sun 10000 10000 considering what types of encounters are necessary to result in sun a Sedna-like orbit. It is a point of debate whether there is an en- 1000 1000 counter scenario that can account for both features – cut-off and the Sedna orbit – resulting from a single encounter, or whether 100 100 two separate encounters are necessary. 10 10 Cluster mass [M Investigating the origin of Sedna’s orbit, Brasser et al. (2006) > 10 Myr 3 −3 1 4Myr < age < 10Myr 1 Cluster density [M required central cluster densities higher than 10 M pc , < 4Myr whereas Schwamb et al. (2010) ruled out central densities 0.1 0.1 5 −3 0.1 1 10 ≥10 M pc . Both authors worked with somewhat different Cluster radius[pc] periastri than Adams (2010), which can be summarised in that an encounter between 100–1000 AU was required to result in Fig. 1. Observed cluster mass (filled symbols) and derived density (open symbols) as a function of cluster size for clusters more massive the high eccentricities of the Kuiper belt objects. Brasser et al. 3 than 10 M as published by Pfalzner (2011). The values were taken (2006)andSchwamb et al. (2010) give limits to the central,and from Figer (2008), Wolff (2007) and Borissova et al. (2008) and refer- not the mean density of the cluster, because due to mass segrega- ences therein. tion the most massive stars of a cluster are usually located close to the cluster centre. Because the solar system must have formed close to a supernova that had a massive star as progenitor, the The other group, termed leaky clusters, contains many clus- Sun most likely resided close to the cluster centre. ters that are usually termed OB associations. This group consists of clusters covering the same age span, but having on average In summary, the presence of short-lived isotopes, the fall- 3 −3 larger radii and lower mean cluster densities (<1–10 M pc ). off of the mass distribution of the solar system, and the orbit of Starting with cluster radii of ∼2 pc at 1 Myr, they also expand Sedna all combine to constrain the solar birth cluster to a mem- −4 on a time sequence, but here the cluster density decreases as Rc bership of a few thousands to ten thousands of stars with a cen- −3 3 5 −3 rather than R . In these clusters the clusters lose mass, in ad- tral density of 10 ≤ ρ ≤ 10 M pc . c c dition to diffusion. The cluster size does not increase linearly Recently it was found that massive clusters evolve in specific 0.6−0.7 with time, but approximately as tc and reaches about 25 pc ways after gas expulsion (Pfalzner 2009). In this paper we inves- at 20 Myr. tigate how this knowledge can be applied to deduce the birth This restriction of the development of clusters more mas- environment of the solar system. Section 2 summarises the tem- 3 sive than 10 M along only two possible developmental tracks poral development of massive clusters. In Sect. 3 we show by has profound consequences on the formation history of our solar means of simple approximations that the solar system is unlikely sytem: the solar system inevitably developed either in a starburst to have developed in a starburst cluster. Section 4 shows the re- or a leaky cluster. The now available knowledge of how the av- sults of detailed modelling of the temporal developement of so- erage cluster density ρc changes with cluster age tc in these two lar type star-disc systems in leaky clusters. The limitations and environments reduces the scenarios of the solar birth cluster to consequences of these results are discussed in Sect. 5. only two possible developmental paths. It now remains to deter- mine which of the two environments – starburst cluster or leaky cluster – is the more likely origin of the solar system. 2. Cluster environments The requirement of the mass of the solar system birth cluster that 3. Solar system in a starburst cluster? 4 needs to be in the range 2000 M< mcl < 5×10 M puts it in the class of massive clusters. In the Milky Way massive young star Starburst clusters more or less retain their complete mass over 3 the first 20 Myr. They are likely to remain a bound entity until the clusters (tc < 20 Myr, Mc > 10 M) are observed to have mean 5 −3 densities ranging from less than 0.01 to several 10 M pc and galactic tidal field disrupts them. This probably only happens for > radii from 0.1 pc to several tens of pc. This means that clus- ages tsb 100 Myr. A statistical argument against starburst clus- ∼ ters with properties, in terms of mass and density, as demanded ters as solar birth hosts would be that probably only 10% of the for the solar birth cluster exist also at the present time in the is born within systems that remain gravitation- Milky Way. ally bound over timescales longer than 100 Myr (e.g., Battinelli Recently we demonstrated that these massive clusters evolve & Capuzzo-Dolcetta 1991; Adams & Myers 2001). Most stars in time only along one of two well-defined density-radius are born within clusters that dissolve quickly, after only a few tracks – strongly suggesting a bi-modal cluster formation (see tens of Myr (Lada & Lada 2003; Porras et al. 2003). Fig. 1)(Pfalzner 2009). The two cluster groups differ consid- However, the strongest argument against starburst clusters is ρi > 5 −3 erably in their properties: one group, termed starburst clusters, their very high initial density of sb 10 M pc , combined with the high number of massive stars. From the density-size and comprises young compact clusters that develop from a radius Rc of ∼0.1 pc at 1 Myr to about 1–3 pc at 20 Myr. Simultaneously, size-age relations derived in Pfalzner (2009), it follows that the ρ the density drops from the initially very high mean stellar den- development of the mean stellar density sb in a starburst cluster 5 −3 −3 sity of ≥100 M pc to 10 M pc during that timespan. environment can be approximated by (see also dashed line in All these starburst clusters are born with the same mean cluster Fig. 2) −   ff R 3 5 −3±0.3 −3 mass, radius, and density and then simply di use as c while ρ ≈ 5 × 10 t M pc , (1) more or less retaining their mass. The expansion basically pro- sb c ceeds linearly in time, i.e. as Rc ∝ tc with an expansion velocity where in the following tc is in units of Myr. Before com- of 0.1–0.2 pc/Myr. paring this density development in starburst clusters with the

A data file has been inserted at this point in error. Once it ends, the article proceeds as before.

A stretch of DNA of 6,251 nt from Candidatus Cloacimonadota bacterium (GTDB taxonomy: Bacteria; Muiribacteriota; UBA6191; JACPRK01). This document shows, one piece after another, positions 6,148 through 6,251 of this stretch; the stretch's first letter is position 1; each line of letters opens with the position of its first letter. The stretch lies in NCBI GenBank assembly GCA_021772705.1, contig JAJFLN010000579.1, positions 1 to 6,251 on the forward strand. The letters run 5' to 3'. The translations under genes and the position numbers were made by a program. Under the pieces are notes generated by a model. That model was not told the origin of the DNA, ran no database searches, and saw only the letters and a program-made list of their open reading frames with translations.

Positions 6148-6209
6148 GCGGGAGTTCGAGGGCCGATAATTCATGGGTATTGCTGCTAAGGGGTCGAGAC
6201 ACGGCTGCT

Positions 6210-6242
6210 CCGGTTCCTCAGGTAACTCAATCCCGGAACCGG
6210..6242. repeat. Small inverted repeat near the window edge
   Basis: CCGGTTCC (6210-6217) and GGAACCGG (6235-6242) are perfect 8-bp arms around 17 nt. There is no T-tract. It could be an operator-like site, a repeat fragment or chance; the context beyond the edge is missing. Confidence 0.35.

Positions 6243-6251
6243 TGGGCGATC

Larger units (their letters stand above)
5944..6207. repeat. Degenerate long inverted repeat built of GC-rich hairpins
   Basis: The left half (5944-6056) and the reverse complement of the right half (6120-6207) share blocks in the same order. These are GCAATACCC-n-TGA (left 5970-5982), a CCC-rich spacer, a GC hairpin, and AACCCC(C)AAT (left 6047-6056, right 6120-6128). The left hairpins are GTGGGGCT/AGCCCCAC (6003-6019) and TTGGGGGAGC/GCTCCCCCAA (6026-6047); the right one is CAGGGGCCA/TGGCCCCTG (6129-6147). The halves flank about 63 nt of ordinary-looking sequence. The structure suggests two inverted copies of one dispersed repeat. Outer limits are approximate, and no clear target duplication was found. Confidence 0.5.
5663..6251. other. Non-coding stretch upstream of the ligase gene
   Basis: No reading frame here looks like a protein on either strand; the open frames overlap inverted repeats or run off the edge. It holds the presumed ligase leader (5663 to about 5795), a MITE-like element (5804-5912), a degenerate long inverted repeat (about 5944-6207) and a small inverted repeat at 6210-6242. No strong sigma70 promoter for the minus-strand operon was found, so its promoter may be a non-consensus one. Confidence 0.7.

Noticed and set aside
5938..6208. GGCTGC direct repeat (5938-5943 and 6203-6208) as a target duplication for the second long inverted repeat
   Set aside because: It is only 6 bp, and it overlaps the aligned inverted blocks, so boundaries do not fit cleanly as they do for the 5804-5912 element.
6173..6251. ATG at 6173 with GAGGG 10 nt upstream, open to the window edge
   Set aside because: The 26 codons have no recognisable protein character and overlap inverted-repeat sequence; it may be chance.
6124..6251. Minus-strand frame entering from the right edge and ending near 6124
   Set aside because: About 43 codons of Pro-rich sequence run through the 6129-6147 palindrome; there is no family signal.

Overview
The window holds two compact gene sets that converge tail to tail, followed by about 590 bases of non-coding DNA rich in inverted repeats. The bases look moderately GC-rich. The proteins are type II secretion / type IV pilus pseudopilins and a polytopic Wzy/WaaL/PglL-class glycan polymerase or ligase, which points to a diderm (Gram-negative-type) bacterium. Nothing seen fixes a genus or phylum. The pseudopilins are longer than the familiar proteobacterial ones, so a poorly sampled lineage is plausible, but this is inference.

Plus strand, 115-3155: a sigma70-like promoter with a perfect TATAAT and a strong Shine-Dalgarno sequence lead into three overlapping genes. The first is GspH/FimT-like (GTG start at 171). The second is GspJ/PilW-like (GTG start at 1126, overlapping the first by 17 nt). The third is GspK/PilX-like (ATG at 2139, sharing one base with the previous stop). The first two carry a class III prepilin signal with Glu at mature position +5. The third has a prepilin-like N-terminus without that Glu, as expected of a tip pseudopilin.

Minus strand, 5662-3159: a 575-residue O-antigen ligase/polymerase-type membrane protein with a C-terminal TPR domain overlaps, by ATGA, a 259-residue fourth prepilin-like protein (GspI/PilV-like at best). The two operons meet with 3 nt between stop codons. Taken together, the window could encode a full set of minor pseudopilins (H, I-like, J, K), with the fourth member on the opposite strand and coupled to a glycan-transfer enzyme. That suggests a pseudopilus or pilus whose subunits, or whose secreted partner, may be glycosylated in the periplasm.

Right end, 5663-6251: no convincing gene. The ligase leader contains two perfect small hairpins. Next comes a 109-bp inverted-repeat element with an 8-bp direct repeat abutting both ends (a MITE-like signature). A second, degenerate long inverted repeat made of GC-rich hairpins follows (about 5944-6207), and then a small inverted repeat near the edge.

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6 1.0 leaky, centre leaky, entire ]) 5 -3 starburst, entire starburst, centre /pc 4